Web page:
U.S. Secretary of State Rex Tillerson. Photo by: Ministerio de Relaciones Exteriores / CC BY-SA

NAIROBI — Dozens of key U.S. diplomatic appointments lay vacant globally, despite the Trump administration entering its 14th month in office. This can be blamed on the slow clearance process of nominees, U.S. Secretary of State Rex Tillerson said during a press conference in Nairobi.  

The Trump administration has been criticized for the sluggish pace at which it has staffed key appointments globally, such as failing to appoint a U.S. ambassador to South Korea at a time when tensions between the U.S. and North Korea continue to escalate.

This also includes failing to staff up roles in parts of the world in turmoil, including ambassadors to the Democratic Republic of the Congo and Central African Republic, where observers have called for increased efforts to find a political solution to the escalating conflicts. Some of these positions are still waiting for a nominee, while others have nominees pending confirmation.

“Along the way, not surprisingly, things come up and people decide they don’t want to proceed any further, or things come up that disqualify individuals,” said Tillerson, noting that he doesn’t “lose a wink of sleep” over the vacancies, saying the U.S. Department of State is fully functional despite the vacancies.

“We are moving the policies forward and nothing is being held up because the positions are open,” he said. These comments come just weeks after the White House’s budget request for 2019 called to slash U.S. foreign affairs spending by roughly one-third.

Tillerson is in Kenya as part of a five-country tour of African nations, visiting also Ethiopia, Djibouti, Chad, and Nigeria. The trip is focused heavily on enhancing security cooperation, as well as opening up trade and investment opportunities between the U.S. and the continent.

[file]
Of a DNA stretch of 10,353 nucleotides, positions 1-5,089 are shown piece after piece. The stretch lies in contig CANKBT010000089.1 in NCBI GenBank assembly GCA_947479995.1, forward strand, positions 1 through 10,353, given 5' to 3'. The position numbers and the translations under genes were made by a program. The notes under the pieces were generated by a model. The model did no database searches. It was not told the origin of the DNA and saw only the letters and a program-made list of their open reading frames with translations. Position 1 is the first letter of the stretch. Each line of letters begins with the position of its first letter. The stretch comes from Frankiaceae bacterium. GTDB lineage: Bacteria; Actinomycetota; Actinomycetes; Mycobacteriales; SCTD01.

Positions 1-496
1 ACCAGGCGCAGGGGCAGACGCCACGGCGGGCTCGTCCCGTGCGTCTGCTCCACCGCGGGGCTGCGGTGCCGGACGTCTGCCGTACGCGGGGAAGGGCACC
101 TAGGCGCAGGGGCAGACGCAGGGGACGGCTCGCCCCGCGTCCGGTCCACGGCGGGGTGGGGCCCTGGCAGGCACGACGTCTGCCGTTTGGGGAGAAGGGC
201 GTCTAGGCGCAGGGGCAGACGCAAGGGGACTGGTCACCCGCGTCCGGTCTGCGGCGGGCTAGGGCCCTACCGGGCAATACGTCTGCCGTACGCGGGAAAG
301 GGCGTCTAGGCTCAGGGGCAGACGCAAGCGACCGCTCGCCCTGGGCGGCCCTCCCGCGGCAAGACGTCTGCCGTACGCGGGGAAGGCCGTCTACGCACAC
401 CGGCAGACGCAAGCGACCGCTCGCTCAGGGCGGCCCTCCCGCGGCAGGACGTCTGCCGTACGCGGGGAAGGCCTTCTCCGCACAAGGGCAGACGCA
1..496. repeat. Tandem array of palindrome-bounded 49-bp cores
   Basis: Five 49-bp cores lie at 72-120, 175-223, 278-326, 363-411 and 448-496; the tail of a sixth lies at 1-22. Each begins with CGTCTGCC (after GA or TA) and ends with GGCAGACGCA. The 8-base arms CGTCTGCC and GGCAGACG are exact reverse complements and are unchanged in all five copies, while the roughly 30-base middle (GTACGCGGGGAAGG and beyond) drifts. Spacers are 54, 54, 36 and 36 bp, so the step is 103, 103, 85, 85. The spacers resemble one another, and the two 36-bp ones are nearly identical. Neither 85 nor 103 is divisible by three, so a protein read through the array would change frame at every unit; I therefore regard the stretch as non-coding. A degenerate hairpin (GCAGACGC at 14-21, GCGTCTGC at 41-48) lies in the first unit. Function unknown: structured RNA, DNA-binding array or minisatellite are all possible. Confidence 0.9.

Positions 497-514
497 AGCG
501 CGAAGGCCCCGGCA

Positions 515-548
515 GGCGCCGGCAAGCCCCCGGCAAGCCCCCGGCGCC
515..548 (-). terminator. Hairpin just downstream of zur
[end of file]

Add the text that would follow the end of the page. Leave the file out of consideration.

In a speech at George Mason University right before leaving on the trip, Tillerson said one of the reasons he is visiting Kenya, in particular, is the country’s success in the implementation of the U.S. President's Emergency Plan for AIDS Relief. The program was launched in 2003 by U.S. President George W. Bush and supports more than 13.3 million HIV positive people with antiretroviral treatment.

But this program was on the chopping block in Trump’s budget request, with calls to cut the program by $1.2 billion, in comparison to the funding levels in 2017, even after PEPFAR received a $400 million boost when the budget deal was announced, according to the U.S. Global Leadership Coalition. This is the second year that the White House’s budget proposals have called for funding cuts to global efforts to fight HIV/AIDS. Congress rejected those cuts and maintained levels of spending of PEPFAR.

“Despite the fact that cuts haven’t happened yet, years of flat funding poses its own insidious threat. There are still significant treatment gaps and other resource-driven limitations that will prevent us from ending AIDS as an epidemic — a prospect that is very possible with adequate resources,” Jessica Bassett, director of communications for Health Gap, told Devex.

About the author

  • Sara Jerving

    Sara Jerving is Devex's East Africa Correspondent based in Nairobi. She is a reporter and producer, whose work has appeared in The Wall Street Journal, the Los Angeles Times, Vice News, Bloomberg Businessweek, The Nation magazine, among others. Sara holds a master's degree in business and economic reporting from Columbia University Graduate School of Journalism where she was a Lorana Sullivan fellow.